The St. Clair River is a 40-mile long river that begins underneath the Blue Water Bridges in Port Huron, is fed by Lake Huron at its northern end and empties into Lake St. Clair at its southern end. The St. Clair River forms the eastern boundary of St. Clair County and an international boundary between the United States and Canada. The cities of Port Huron, Marysville, St. Clair, East China, Marine City, and Algonac are along its course.

The St. Clair River contains the largest threatened Lake Sturgeon population in the Great Lakes; surrounds ten islands, six of which are land of the Canadian Walpole Island First Nation; forms the largest freshwater coastal delta in the Great Lakes; and provides drinking water to 60% of St. Clair County’s residents. For these reasons, the health of St. Clair County’s natural resources must be protected to preserve the quality of life for all people, plants and wildlife.

The service area of Friends of the St. Clair River is contained within the jurisdictional boundary of St. Clair County, Michigan. It includes the St. Clair River and five subwatersheds: Black River, Pine River, Belle River, Lake Huron and Anchor Bay.

Despite centuries of challenges, the St. Clair River today is well-known for commercial and sport walleye fishing, world-class scuba diving and duck hunting, boating and sailing, and international freighter watching. The River supports plant and animal species listed as threatened and endangered by both State and Federal agencies, including: the Spotted Turtle, Lake Sturgeon, 5 different mussel species, Mooneye, and Painted Trillium. The River also plays an integral role in the travel of migratory waterfowl and shorebirds.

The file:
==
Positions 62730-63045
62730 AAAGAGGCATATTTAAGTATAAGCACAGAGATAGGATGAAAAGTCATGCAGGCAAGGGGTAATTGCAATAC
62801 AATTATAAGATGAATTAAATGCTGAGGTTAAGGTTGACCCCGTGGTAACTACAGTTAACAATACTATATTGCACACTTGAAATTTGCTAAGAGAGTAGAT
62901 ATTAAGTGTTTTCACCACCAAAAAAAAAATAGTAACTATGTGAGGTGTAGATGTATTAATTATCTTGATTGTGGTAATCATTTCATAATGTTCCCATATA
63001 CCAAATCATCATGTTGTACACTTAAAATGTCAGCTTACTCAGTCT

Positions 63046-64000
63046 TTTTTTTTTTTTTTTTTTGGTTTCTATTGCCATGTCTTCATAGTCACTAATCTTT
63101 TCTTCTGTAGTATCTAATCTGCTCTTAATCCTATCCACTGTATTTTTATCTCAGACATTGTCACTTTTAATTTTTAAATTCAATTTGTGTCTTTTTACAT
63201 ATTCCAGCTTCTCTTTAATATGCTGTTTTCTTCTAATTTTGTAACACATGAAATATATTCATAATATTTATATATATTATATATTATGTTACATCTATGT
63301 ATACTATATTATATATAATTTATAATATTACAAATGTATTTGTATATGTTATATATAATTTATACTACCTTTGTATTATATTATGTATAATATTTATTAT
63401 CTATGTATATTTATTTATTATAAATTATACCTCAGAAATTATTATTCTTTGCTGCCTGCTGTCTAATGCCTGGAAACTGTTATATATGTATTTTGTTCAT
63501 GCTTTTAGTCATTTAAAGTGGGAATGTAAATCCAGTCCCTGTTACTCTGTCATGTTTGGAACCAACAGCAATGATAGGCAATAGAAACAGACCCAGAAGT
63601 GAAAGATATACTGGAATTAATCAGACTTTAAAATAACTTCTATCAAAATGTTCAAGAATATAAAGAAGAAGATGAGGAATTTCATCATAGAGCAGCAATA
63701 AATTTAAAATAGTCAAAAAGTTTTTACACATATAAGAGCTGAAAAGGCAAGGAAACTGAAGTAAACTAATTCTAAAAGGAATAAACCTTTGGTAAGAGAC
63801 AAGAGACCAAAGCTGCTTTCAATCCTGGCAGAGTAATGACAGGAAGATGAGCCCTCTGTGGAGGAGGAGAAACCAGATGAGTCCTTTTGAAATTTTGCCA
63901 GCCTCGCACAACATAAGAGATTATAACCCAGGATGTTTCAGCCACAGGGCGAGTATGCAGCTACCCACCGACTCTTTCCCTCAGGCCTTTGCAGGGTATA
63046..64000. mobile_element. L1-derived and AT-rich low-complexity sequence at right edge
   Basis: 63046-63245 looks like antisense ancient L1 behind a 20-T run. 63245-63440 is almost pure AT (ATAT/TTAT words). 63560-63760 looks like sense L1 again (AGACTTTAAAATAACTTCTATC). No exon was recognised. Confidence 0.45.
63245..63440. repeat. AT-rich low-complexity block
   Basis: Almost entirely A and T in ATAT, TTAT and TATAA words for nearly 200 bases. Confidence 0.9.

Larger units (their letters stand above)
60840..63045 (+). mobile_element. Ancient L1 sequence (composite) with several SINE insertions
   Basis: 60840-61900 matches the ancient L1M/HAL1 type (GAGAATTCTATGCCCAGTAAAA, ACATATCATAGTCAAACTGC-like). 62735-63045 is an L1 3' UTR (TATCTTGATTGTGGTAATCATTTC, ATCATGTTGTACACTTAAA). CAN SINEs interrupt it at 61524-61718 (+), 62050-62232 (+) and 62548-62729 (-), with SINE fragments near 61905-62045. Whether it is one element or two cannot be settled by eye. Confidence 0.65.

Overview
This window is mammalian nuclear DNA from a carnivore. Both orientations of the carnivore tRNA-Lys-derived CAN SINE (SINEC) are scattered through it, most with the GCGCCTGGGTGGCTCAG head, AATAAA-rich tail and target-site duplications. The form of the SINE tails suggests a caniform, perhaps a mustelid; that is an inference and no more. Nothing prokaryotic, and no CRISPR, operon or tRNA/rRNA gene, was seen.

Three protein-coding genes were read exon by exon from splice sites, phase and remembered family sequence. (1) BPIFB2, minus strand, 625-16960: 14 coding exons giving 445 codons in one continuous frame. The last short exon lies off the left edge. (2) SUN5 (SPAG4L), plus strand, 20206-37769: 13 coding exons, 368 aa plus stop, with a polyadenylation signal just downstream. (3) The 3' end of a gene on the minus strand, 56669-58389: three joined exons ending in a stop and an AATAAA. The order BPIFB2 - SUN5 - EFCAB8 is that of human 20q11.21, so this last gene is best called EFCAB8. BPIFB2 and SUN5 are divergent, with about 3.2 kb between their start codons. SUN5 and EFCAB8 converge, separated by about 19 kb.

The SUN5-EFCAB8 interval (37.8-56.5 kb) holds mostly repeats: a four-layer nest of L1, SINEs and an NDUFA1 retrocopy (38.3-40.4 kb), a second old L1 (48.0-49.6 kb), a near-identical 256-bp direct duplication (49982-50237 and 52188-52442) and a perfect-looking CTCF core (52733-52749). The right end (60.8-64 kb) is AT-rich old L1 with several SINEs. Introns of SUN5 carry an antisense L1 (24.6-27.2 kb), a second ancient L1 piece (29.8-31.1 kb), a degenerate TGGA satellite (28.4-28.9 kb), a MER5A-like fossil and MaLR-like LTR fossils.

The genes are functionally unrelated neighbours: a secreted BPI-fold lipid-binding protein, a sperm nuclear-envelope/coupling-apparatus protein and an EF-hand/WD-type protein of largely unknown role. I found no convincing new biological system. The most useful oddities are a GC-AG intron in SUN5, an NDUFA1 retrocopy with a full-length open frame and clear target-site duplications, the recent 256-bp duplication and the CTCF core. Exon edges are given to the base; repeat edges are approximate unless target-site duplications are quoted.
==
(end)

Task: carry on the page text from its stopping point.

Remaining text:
Current threats to St. Clair County’s watersheds are similar to those of other rapidly urbanizing areas including: pathogens from combined sewer overflows and wildlife waste; nutrients from agricultural and residential runoff; storm water runoff from impervious areas (i.e. parking lots, roads, driveways); toxic pollutants from industrial spills; aquatic and terrestrial invasive species; loss of wetlands and high quality habitats; and soil erosion causing sedimentation and log jams.

These threats can lead to advisories for fish and drinking water consumption, closed beaches, and impaired recreational activities. For a prosperous and sustainable Blue Water Region, we recognize that it is our responsibility to bring together the private, public, and non-profit sectors to promote and protect its most significant natural features.

Explore St. Clair River Watersheds

Watersheds In Your District

These maps explore the overlap of human and natural boundaries to help Michigan elected officials make wise and informed decisions about the waterways that flow through their districts.

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